To have great poets, there must be great audiences, too. ~Walt Whitman
Which quote means to say, thank you, to all of you reading and listening to this site. This month’s podcast is a mini-episode featuring readings of some of my favorite spiritual poetry. For much of my life, I was a person with only a mild appreciation of poetry, such as a few classics by Robert Frost. It wasn’t until I began writing as a spiritual practice, that poetry-like phrases began to appear, as if from nowhere. Since then, I’ve found a deep appreciation for the creative wellspring from which universal ideas emerge and are uniquely expressed by many voices. It’s not hard to find well-crafted poetry, but it is hard to find what I call “spiritual poetry” – that which speaks from the source of our being.
Anything we do with our heart and soul becomes a spiritual endeavor, in spite of ourselves. ~Jerry Wennstrom
One of the striking features of my interview with Jerry Wennstrom is it felt we were in the same room even though we were hundreds of miles apart. There is a sort of innocent intensity about him that charged our entire conversation. He’s at once at ease, yet serious, seemingly going with the flow, yet very precise.
Jerry Wennstrom is an artist, not a spiritual teacher, yet he is obviously a spiritual teacher. Everyone is a teacher, he says.
“I’m not a teacher,” says Norio Kushi, “I’m not someone who knows something you don’t know. Just look for yourself and see what you see.”
Though Norio Kushi says he is not a spiritual teacher, the story of his spiritual awakening is a fascinating one, and his advice in light of that awakening is worth considering. Thankfully lacking in nonduality jargon, this interview with Norio is both entertaining and inspiring. His is a remarkable story of discovery.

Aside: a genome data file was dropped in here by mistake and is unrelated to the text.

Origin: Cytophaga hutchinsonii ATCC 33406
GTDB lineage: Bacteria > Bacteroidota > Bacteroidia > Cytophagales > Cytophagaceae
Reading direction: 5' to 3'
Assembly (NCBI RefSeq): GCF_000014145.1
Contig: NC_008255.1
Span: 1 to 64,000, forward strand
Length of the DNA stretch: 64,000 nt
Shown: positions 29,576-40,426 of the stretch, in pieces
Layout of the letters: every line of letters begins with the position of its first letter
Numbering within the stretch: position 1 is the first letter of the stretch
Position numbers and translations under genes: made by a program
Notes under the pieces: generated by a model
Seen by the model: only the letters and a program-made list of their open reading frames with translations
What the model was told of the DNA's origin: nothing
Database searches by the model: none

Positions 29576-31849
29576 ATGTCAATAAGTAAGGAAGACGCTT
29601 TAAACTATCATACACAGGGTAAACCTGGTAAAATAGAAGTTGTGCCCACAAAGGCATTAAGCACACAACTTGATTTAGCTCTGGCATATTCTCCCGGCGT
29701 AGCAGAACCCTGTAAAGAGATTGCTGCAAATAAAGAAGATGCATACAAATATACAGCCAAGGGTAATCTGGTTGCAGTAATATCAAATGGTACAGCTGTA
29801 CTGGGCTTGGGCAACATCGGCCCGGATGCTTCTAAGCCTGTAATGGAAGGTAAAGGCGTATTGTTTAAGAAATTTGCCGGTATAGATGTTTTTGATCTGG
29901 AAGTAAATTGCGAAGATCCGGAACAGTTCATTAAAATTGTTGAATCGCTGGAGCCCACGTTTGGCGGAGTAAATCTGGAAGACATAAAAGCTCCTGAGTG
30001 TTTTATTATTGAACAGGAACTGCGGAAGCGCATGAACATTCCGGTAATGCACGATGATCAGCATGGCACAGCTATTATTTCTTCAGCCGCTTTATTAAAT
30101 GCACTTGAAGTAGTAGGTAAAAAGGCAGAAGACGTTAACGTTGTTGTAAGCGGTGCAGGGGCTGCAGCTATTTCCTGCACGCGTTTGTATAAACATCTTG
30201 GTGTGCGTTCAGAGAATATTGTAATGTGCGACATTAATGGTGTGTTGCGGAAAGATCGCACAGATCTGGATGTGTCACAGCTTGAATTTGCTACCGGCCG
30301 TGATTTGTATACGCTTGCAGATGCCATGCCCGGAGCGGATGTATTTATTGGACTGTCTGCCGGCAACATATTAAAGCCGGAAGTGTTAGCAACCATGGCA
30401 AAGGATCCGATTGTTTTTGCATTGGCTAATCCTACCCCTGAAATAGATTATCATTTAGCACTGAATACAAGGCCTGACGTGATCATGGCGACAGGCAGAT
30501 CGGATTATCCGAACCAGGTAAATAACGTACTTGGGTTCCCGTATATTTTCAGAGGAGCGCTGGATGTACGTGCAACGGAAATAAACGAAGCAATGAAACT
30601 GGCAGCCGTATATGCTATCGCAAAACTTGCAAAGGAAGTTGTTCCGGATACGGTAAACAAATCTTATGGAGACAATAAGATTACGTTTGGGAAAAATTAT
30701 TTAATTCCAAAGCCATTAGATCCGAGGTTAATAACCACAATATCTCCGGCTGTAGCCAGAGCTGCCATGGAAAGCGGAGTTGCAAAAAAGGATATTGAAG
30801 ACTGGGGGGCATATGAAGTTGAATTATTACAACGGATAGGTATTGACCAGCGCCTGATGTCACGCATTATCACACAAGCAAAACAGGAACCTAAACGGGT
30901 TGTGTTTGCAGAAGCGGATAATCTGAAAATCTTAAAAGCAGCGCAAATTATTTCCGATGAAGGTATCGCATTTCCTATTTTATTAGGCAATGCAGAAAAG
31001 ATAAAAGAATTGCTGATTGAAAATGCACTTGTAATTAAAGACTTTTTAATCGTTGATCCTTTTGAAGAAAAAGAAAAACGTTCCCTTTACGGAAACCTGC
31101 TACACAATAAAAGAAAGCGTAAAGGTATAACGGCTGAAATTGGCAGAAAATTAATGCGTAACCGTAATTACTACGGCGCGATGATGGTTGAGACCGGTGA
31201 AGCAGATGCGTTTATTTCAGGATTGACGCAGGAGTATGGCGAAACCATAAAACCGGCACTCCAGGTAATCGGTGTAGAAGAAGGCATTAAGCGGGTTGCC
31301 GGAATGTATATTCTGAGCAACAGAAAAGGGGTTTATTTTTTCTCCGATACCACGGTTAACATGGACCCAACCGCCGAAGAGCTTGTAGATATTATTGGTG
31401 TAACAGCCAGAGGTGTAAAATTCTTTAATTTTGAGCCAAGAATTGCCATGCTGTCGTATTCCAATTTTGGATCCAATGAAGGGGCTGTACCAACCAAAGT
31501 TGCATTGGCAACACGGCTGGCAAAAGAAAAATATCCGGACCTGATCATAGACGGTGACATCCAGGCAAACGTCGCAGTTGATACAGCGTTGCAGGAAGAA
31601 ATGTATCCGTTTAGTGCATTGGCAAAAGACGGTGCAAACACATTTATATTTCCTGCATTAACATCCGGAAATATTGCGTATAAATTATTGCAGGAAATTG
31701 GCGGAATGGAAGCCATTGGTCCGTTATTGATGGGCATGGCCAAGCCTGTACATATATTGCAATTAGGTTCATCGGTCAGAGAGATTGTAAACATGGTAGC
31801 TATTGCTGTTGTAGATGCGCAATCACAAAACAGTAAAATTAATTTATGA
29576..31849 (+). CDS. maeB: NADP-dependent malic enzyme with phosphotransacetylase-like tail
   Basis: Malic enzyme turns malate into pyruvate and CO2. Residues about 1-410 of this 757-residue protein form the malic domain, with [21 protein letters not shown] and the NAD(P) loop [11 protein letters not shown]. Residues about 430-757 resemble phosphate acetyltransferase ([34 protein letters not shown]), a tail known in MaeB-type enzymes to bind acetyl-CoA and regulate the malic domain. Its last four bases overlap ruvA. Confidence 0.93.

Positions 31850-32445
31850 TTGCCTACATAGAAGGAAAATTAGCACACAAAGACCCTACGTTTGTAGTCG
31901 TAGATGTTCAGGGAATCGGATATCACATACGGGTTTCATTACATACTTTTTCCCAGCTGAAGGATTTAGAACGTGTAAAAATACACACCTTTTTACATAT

QUESTION(S) OF THE DAY: What was your favorite quote or lesson from this episode? Please let me know in the comments.
Selected Links and Notes from this Episode
Norio’s father was Michio Kushi, who popularized the macrobiotic diet in the United States. Norio’s mother, Aveline Kushi, founded the first natural foods store in the U.S. in 1966 in Boston, and was the first person to use the term “organic” in selling produce. [2:57]
When Norio was five, his mother told him to always trust his feelings as that’s what would guide him through life. [3:53]
Everything we think we are has been programmed into us. [9:23]
The difference between feeling and emotion. [11:09]
Jan Frazier is a spiritual teacher and author of When Fear Falls Away and The Great Sweetening, among other books. In our interview, I found Jan’s emphasis on allowing and unfolding a nice counterpoint to my usual drive to find practices and tools to speed up the spiritual search. I hope you find this Jan Frazier interview interesting, as well.